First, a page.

‘ESG Ratings: A Compass Without Direction’

BVWireIssue #240-2
September 21, 2022

valuation methods & approaches
cost of capital, income approach, risk analysis, cash flow, discounted cash flow (DCF)

That’s the title of a new paper out of the Stanford Graduate School of Business that examines the concerns over the reliability of the various ratings schemes for environmental, social, and governance (ESG) factors. ESG has become a “new” hot topic (although much of it has been around for years) in the investment world, and it, of course, has implications for valuation. But the various ratings that have emerged are (still) not ready for prime time. “We find that while ESG ratings providers may convey important insights into the nonfinancial impact of companies, significant shortcomings exist in their objectives, methodologies, and incentives which detract from the informativeness of their assessments,” the authors write.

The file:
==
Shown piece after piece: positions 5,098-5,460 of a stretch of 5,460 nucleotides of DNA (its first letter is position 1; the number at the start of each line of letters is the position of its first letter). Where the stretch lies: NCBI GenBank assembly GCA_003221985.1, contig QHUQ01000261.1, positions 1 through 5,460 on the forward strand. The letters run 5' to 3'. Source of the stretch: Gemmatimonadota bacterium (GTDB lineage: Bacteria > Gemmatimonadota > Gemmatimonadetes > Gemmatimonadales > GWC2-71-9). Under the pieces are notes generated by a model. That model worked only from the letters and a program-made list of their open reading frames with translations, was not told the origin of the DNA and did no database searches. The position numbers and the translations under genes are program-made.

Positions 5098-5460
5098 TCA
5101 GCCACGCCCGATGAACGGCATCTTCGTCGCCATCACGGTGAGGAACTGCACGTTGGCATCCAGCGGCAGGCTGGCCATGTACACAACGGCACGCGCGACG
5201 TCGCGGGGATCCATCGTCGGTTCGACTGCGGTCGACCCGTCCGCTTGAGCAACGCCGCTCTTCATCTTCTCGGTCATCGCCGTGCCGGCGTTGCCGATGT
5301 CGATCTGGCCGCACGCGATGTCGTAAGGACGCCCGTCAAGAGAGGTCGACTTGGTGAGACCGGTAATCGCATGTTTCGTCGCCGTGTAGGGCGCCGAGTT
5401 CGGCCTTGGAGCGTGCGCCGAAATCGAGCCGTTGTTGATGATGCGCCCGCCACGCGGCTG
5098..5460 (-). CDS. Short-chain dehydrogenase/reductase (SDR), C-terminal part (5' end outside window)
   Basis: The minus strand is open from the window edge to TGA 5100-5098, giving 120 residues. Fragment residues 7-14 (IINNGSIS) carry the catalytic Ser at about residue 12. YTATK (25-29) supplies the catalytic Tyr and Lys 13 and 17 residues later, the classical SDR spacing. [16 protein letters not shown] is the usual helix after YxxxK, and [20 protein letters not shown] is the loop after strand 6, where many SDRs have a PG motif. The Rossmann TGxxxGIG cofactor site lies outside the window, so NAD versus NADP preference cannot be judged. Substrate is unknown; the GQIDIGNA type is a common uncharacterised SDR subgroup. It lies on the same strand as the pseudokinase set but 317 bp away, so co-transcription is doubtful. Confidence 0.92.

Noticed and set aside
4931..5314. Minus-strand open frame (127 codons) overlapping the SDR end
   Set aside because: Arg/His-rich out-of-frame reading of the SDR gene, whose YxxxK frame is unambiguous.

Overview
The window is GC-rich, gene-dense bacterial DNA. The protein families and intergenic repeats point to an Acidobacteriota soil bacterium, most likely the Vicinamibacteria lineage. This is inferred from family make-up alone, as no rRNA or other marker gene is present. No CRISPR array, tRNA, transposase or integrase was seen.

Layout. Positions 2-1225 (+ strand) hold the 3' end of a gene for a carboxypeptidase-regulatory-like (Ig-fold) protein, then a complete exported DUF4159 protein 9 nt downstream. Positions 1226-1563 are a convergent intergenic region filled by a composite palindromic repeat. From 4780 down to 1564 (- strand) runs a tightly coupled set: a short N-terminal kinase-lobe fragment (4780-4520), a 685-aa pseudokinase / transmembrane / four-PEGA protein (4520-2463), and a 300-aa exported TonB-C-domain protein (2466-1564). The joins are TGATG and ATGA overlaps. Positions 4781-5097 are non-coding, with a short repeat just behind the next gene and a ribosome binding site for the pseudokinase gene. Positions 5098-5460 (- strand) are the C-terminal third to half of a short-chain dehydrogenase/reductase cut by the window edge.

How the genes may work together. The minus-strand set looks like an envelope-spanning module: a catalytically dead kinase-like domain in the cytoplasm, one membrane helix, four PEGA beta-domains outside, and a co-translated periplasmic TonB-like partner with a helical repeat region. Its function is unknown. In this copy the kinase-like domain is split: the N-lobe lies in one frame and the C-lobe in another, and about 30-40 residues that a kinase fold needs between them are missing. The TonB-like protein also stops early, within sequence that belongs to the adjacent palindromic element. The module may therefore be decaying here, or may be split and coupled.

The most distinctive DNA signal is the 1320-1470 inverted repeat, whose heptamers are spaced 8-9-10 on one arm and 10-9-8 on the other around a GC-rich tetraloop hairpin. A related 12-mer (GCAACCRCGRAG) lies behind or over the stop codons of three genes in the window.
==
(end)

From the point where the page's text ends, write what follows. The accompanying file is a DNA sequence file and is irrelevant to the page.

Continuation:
The paper is available if you click here. The authors are David F. Larcker (Stanford University), Lukasz Pomorski (AQR Capital Management), Brian Tayan (Stanford University), and Edward M. Watts (Yale School of Management).

Extra: The IVSC has a perspective paper, “ESG and Business Valuation,” that represents an early step toward developing a systematic approach to the incorporation of ESG into business valuation practice and standards. To access the IVSC paper, click here.

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